There are 2 translations of plaster in Spanish:

plaster1

Pronunciation: /ˈplæstər; ˈplɑːstə(r)/

n

  • 1 uncountable/no numerable 1.1 [Building/Construcción] (powder, mixture) yeso (m); (on walls) revoque (m), enlucido (m)
    More example sentences
    • This demolition exposed ‘stripes’ of structure throughout the existing plaster walls and ceilings.
    • If you are nailing over a lath and plaster ceiling, longer nails may be needed.
    • The nature of their decoration, whether by painted plaster on walls or ceilings, or by tessellated and mosaic floors, compares well with that from the countryside.
    More example sentences
    • Mother had inadvertently used plaster of Paris instead of flour.
    • Mix dry plaster of Paris with water until you have a thick, pudding-like consistency.
    • I watch her sifting plaster of Paris through her fingers as she sprinkles it slowly onto limp water.
    1.2plaster (of Paris) [Art/Arte] [Medicine/Medicina] yeso (m), escayola (f) (Spain/España) to have one's leg in plaster tener* la pierna enyesada or (in Spain also/en España también) escayolada to put sb's arm in plaster enyesarle or (in Spain also/en España también) escayolarle el brazo a algn
  • 2 countable/numerable
    (sticking plaster)
    (British English/inglés británico) Band-Aid

Definition of plaster in:

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Word of the day pegado
adj
su casa está pegada a la mía = her house is right next to mine …
Cultural fact of the day

In Spain, a privately owned school that receives no government funds is called a colegio privado. Parents pay monthly fees. Colegios privados cover all stages of primary and secondary education.

There are 2 translations of plaster in Spanish:

plaster2

vt

  • 1 [Building/Construcción] [wall/room] revocar*, enlucir*; [cracks] rellenar con yeso
    More example sentences
    • My walls and ceiling were plastered and at some point covered with wallpaper.
    • Over time, plaster walls and ceilings may develop stress-cracks.
    • The brick walls were plastered over with lime of which some traces can be seen.
  • 2 2.1 (cover) they plastered the wall with posters cubrieron or empapelaron la pared de afiches she plastered herself with make-up se pintarrajeó toda 2.2 (smear) embadurnar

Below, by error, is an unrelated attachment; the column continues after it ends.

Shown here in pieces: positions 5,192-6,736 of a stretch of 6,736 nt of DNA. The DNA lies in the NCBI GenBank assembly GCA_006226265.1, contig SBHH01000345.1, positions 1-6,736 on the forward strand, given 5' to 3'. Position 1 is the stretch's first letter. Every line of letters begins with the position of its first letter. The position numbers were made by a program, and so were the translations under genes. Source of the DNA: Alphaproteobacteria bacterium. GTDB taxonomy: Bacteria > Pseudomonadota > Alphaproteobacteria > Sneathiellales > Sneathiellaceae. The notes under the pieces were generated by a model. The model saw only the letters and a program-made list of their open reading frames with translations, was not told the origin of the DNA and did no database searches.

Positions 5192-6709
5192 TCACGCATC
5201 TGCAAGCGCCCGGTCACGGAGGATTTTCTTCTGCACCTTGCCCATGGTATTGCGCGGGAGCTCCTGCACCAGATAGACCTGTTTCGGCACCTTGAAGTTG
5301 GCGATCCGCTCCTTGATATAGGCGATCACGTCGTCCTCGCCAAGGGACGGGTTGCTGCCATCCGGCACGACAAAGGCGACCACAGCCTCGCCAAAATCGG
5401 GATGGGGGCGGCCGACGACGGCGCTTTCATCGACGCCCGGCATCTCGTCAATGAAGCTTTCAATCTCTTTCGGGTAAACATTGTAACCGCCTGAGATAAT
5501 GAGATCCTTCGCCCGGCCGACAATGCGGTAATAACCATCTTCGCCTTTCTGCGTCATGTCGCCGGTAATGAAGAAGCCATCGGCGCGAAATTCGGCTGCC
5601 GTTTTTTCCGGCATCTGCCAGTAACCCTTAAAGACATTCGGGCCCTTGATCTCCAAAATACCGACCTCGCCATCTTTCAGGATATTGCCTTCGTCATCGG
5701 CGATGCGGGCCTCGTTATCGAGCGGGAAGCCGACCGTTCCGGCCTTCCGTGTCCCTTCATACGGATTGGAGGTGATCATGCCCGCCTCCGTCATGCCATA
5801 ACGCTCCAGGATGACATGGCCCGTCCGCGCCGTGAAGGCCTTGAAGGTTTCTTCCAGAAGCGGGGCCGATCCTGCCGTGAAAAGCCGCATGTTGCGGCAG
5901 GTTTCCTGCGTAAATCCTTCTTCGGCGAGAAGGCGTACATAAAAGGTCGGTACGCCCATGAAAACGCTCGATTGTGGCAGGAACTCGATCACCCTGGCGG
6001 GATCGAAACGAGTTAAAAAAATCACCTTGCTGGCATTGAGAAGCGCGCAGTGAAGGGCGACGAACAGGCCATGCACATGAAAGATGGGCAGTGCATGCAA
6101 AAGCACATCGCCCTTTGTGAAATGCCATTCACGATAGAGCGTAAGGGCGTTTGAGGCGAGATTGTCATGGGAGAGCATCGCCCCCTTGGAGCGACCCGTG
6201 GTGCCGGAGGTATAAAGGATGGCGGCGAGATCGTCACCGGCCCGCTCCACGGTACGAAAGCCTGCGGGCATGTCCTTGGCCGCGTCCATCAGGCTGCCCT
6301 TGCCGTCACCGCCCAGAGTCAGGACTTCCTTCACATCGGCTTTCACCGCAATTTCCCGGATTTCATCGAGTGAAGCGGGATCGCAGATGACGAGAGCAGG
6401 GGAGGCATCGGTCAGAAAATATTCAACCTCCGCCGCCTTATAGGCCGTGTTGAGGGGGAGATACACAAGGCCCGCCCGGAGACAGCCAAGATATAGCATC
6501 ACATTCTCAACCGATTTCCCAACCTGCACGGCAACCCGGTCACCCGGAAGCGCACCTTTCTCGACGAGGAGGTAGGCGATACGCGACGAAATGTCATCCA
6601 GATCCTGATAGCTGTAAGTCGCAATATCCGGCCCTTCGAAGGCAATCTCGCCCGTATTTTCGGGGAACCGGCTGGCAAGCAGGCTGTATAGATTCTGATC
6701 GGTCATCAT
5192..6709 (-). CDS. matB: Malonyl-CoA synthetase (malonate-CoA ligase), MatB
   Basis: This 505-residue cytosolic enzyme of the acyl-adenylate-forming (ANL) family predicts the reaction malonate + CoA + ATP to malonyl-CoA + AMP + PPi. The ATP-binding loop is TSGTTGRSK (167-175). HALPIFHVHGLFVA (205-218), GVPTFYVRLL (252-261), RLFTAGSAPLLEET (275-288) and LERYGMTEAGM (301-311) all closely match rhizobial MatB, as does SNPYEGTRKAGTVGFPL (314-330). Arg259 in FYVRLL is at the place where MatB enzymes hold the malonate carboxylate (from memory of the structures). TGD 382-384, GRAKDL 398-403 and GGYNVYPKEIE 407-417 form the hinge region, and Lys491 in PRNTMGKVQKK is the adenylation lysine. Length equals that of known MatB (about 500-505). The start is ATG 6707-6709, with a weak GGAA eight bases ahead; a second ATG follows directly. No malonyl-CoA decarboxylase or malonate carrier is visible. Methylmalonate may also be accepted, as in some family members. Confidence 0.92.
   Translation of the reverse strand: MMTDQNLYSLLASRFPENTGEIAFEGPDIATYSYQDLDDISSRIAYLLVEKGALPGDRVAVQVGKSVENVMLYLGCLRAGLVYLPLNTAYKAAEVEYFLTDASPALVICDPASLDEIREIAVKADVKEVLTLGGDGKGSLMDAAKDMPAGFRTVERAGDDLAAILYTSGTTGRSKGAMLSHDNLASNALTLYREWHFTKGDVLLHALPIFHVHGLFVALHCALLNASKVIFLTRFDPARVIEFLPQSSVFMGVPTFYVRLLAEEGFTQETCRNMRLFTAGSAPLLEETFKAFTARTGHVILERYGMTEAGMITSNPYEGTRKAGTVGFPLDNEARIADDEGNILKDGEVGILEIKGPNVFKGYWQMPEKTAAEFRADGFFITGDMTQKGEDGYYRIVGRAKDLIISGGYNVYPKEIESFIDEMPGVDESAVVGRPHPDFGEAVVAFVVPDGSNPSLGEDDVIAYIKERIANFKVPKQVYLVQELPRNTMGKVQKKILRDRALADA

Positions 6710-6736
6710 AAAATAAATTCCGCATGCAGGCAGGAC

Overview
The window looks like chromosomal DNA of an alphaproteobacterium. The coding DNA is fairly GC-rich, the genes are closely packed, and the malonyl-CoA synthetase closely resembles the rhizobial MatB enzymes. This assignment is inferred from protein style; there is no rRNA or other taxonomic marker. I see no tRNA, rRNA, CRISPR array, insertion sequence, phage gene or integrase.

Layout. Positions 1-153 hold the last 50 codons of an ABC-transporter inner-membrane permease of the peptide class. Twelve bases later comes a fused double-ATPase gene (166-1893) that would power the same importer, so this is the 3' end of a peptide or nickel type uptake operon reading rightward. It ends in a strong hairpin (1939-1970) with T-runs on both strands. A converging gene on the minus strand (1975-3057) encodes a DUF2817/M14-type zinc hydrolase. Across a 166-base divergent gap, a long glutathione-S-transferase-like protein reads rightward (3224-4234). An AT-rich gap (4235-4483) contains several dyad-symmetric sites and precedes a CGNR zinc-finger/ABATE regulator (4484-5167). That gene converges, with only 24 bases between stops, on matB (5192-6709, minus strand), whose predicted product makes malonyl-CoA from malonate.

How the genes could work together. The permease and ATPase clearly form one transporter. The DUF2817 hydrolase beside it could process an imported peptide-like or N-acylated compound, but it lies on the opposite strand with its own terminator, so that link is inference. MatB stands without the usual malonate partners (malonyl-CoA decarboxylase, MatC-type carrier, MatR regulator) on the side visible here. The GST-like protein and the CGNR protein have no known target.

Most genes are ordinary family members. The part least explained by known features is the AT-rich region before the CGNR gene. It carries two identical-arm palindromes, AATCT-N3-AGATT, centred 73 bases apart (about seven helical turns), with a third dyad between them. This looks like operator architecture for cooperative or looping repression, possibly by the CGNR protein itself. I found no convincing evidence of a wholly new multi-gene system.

More example sentences
    • Sainsburys really got behind Comic Relief, plastering their stores in red noses.
    • Commercial Alert is appealing to journalists not to use the corporate names in sports articles - he says plastering ads in stories blurs the line between editorial and advertising.
    • Both sexes are plastered with band logos on bags, T-shirts, patches - Slipknot, Korn, The Deftones.
  • 3 (defeat) (American English/inglés norteamericano) [colloquial/familiar], darle* una paliza a [colloquial/familiar] we really plastered them les dimos una buena paliza
    More example sentences
    • It flies from every third building, it is emblazoned on shop displays, plastered on the bumpers of cars, and scrawled on anti-war banners.
    • His company had plastered posters and media stories around the area telling everyone that track repair work would mean no trains that day and advertising replacement buses.
    • You have to wonder why he should want his life story plastered all over the daily papers.
    More example sentences
    • The support-by-fire elements plaster the T-80's area with machine gun fire and main gun rounds.
    • The enemy plastered the troops in this position, particularly from the air, where he was unmolested, and followed the bombardment by a further attack on our position.

Definition of plaster in:

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Word of the day pegado
adj
su casa está pegada a la mía = her house is right next to mine …
Cultural fact of the day

In Spain, a privately owned school that receives no government funds is called a colegio privado. Parents pay monthly fees. Colegios privados cover all stages of primary and secondary education.